Helping America Navigate a New Energy Reality

Peak Oil Review – 2 Jan 2017

By on 2 Jan 2017 in Peak Oil Review with 0 Comments

Quote of the Week

“California can make a significant contribution to advancing the cause of dealing with climate change, irrespective of what goes on in Washington.  I wouldn’t underestimate California’s resolve if everything moves in this extreme climate denial direction. Yes, we will take action.”

California Governor Jerry Brown

Contents

1.  Oil and the Global Economy
2.  The Middle East & North Africa
3.  China
4.  Russia
5. Venezuela
6. The Briefs

1.  Oil and the Global Economy

Most of the discussion last week focused on the year just past and what 2017 will bring. Oil prices barely moved during the holiday week closing out the year at $53.72 in New York and $56.82.  During 2016, however, US futures closed up about 45 percent for the year and London about 52 percent. It was quite the year for the oil industry with prices ranging from $30 to $55 a barrel; the election of fossil-fuel-friendly Donald Trump to the US presidency; and the OPEC/Russia production cut agreement deemed responsible for the record price rebound during the year.

For 2017 and beyond, there seem to be two major issues that will drive the oil markets. First is whether the Trump administration can spark a rebound in US fossil fuel production by cutting back on regulations and allowing more drilling on federally-controlled lands and waters.  While there has been much rhetoric, the implementation of reduced regulations may not be as easy as is widely believed. Efforts to revive the coal industry and spark increased drilling are likely to become entangled in the courts for many years and are unlikely to happen unless they make economic sense. While the incoming administration is likely to abandon the numerous environmental lawsuits against the Obama administration, these are likely to be taken up by environmental groups and will continue for many years.

There will be unanticipated downsides for the Trump administration policies. A trade war with Beijing would increase the cost of some $500 million worth of oil drilling pipe and equipment that is imported to support the oil industry each year. Slower Chinese economic growth by itself is likely to reduce the demand for oil and keep a lid on prices. Much of the impetus behind the surge in oil prices into the $100s was the large increases in Beijing’s demand during the recent two decades. Even relaxing sanctions on Russia and allowing Exxon to fully participate in Moscow’s development of Arctic oil would boost production and keep a lid on prices.

The second big issue of the coming year is how all the myriad factors surrounding the OPEC/Russia oil production cut will net out. First is the question of how much of the 1.8 million b/d production cut that is supposed to start this week will actually happen. Numerous oil ministers have been reassuring us all week that there is clear sailing ahead.  However, many have doubts that production will be cut as much as planned, that prices will go up more than enough to offset the revenue loss from the cuts, and that healthy economic growth for the oil exporters will resume. In the past, OPEC cuts have usually resulted in about 60 percent compliance.

Then there is the question of the three OPEC members who have been excused from the cuts due to internal problems. Libyan production is currently around 600,000 b/d. Its National Oil Company is still talking about increasing its production to 1.1 million b/d sometime this year. Before the uprising, Libyan production was around 1.6 million b/d so if the various factions in Libya can suspend their mutual animosities for the common good an increase to above 1 million b/d is not beyond reason. We could see another 500,000 b/d being exported from Libya during the coming year. Nigerian production is currently about 300,000 b/d below normal due to sabotage of its production facilities. The situation, however, has been quiet for the past month, so an increase in production of another 300,000 b/d would be easy to accomplish if the insurgents can be bought off. Oil companies working in Nigeria are making an effort to move new production offshore where it is more difficult to sabotage.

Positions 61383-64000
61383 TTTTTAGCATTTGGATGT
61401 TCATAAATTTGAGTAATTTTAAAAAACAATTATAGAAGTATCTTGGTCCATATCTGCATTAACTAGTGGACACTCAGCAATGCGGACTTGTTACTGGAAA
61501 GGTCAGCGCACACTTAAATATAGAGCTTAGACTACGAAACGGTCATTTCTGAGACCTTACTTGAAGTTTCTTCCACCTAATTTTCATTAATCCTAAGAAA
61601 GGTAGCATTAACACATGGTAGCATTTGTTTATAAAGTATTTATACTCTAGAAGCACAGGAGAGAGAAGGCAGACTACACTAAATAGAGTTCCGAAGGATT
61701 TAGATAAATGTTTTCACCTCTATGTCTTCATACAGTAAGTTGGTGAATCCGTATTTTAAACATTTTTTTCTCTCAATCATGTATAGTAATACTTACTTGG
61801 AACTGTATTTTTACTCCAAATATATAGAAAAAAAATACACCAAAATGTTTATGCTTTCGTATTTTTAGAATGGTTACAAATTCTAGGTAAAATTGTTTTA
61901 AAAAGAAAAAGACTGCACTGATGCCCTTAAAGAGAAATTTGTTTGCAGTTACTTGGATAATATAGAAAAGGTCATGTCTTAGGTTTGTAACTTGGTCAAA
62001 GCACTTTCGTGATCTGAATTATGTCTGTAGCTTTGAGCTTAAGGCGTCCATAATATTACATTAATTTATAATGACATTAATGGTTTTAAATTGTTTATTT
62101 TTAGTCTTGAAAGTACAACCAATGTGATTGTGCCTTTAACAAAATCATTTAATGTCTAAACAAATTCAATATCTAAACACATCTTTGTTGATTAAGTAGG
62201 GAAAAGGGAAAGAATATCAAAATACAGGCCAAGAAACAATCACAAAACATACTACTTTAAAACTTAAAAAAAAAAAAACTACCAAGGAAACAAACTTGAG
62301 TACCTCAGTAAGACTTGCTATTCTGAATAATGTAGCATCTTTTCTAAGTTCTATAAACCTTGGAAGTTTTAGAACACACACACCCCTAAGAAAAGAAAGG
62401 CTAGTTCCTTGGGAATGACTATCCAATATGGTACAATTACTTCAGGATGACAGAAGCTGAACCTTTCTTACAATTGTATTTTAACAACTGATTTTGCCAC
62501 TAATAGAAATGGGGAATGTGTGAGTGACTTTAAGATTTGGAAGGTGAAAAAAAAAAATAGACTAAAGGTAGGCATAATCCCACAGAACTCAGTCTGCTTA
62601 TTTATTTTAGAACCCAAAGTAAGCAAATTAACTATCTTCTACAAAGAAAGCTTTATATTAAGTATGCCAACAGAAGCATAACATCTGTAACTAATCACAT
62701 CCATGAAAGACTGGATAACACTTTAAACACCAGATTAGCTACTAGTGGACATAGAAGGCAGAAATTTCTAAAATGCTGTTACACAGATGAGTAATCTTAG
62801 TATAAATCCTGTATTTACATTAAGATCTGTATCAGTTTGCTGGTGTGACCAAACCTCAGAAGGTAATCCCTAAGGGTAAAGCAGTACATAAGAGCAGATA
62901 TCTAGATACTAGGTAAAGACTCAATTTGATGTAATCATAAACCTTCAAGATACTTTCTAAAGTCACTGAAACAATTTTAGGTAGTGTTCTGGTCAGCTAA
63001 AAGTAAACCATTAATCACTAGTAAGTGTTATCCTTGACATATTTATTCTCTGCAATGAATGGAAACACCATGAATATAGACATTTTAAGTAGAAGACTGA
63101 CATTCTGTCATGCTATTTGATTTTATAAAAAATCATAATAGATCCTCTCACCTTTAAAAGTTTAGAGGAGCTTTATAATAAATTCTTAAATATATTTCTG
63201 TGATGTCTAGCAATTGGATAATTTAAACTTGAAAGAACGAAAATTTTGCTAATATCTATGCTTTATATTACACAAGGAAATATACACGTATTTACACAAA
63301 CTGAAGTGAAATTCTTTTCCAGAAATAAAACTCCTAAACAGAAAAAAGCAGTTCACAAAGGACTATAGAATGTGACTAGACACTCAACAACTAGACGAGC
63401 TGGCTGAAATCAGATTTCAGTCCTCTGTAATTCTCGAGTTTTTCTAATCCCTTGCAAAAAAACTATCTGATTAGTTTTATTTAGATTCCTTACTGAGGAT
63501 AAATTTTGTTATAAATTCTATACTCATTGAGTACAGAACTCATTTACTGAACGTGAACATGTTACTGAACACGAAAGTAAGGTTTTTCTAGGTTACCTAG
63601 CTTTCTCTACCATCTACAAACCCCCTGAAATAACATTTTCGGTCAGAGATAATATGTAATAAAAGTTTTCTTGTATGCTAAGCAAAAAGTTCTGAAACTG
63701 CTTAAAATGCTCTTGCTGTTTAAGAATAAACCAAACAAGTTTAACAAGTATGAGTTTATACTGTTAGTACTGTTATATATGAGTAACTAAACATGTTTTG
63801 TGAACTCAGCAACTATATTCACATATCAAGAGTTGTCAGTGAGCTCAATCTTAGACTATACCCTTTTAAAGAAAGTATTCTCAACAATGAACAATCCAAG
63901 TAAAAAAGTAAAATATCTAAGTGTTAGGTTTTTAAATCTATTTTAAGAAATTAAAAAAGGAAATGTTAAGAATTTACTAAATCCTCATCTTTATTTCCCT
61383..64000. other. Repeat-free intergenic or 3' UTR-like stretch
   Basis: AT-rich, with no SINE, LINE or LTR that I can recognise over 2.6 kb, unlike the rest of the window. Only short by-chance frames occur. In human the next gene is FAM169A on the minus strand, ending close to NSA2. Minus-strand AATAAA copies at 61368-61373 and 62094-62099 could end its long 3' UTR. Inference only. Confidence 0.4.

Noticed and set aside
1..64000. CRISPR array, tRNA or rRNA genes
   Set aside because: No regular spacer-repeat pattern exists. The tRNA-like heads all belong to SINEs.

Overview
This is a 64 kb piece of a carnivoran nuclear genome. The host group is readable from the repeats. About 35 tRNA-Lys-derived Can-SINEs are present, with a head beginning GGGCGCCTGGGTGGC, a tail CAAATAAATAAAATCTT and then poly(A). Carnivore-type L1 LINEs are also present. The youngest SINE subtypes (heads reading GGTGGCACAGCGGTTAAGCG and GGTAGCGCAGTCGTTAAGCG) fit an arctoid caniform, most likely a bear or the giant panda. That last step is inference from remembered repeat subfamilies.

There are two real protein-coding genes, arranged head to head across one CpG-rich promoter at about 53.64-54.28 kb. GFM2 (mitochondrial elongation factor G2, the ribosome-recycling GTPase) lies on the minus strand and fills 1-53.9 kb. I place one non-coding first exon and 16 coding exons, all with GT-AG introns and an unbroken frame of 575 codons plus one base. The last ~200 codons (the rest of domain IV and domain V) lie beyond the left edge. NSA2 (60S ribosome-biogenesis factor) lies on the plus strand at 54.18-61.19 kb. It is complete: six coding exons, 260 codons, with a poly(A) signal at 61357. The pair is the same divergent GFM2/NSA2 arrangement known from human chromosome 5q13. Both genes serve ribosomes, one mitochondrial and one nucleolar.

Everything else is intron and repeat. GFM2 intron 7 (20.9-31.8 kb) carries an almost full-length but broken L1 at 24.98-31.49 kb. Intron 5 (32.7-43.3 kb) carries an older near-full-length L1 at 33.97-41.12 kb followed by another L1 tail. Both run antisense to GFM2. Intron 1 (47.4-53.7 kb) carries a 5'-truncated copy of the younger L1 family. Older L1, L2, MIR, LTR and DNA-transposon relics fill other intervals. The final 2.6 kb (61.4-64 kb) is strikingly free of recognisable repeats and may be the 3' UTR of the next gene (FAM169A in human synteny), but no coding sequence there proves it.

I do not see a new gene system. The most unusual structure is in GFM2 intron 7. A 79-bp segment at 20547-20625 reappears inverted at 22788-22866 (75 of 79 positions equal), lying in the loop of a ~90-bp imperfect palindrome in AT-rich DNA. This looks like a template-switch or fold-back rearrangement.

The course of Iran’s production in the coming year is harder to judge. Following the lifting of the sanctions the Iranians were able to increase production much faster than was believed possible, but in recent months this surge seems to have slowed. While several foreign oil companies have made agreements with Iran to explore joint production, so far none of these agreements seem to involve the large amounts of foreign investment necessary to increase Iran’s oil production substantially. Tehran is supposed to be under some version of production ceiling under the OPEC agreement, which allows for some vague increase in Iran’s production.

On the other side of the ledger is Venezuela, which currently seems to be producing oil on the order of 2 million b/d or less.  The country is heading to a complete social and economic collapse in the coming year.  How much of its oil exports can continue in the coming chaos is an open question.  If Venezuelan exports stop completely, it will result in a larger drop in global oil production than is likely under the OPEC agreement.  US refineries along the Gulf Coast currently are reporting a large increase in exports of finished products to Latin America. Some of this is said to be replacing oil products that used to come from Venezuela suggesting that Venezuela’s export problems are well under way.

The last question is how much of an increase in US shale oil production will take place in the coming year. The US shale oil rig count continues to climb as oil prices make their way into the $50s. Analysts are estimating that prices will average about $58 a barrel in 2017 – very close to what some claim is now the breakeven point of $60 a barrel in many shale oil locations. The US currently is pumping out about 8.8 million b/d which is about the same as it was producing two years ago; however, this is to be accomplished with only about a third of the drilling rigs that were operational in 2014. Since last May US drillers have added over 200 additional rigs to the count.  Some of the higher productivity has come for “efficiencies,” which means drillers are paying workers and service providers much less than they did at the height of the oil boom. An unknown part of these “efficiencies” comes from improving technology that the industry likes to talk about. Outside observers are skeptical that recent technical improvements are adding that much. The key facet of the “more-oil-with-fewer rigs” phenomenon is that nearly all new drilling is taking place in the most productive “sweet spots.”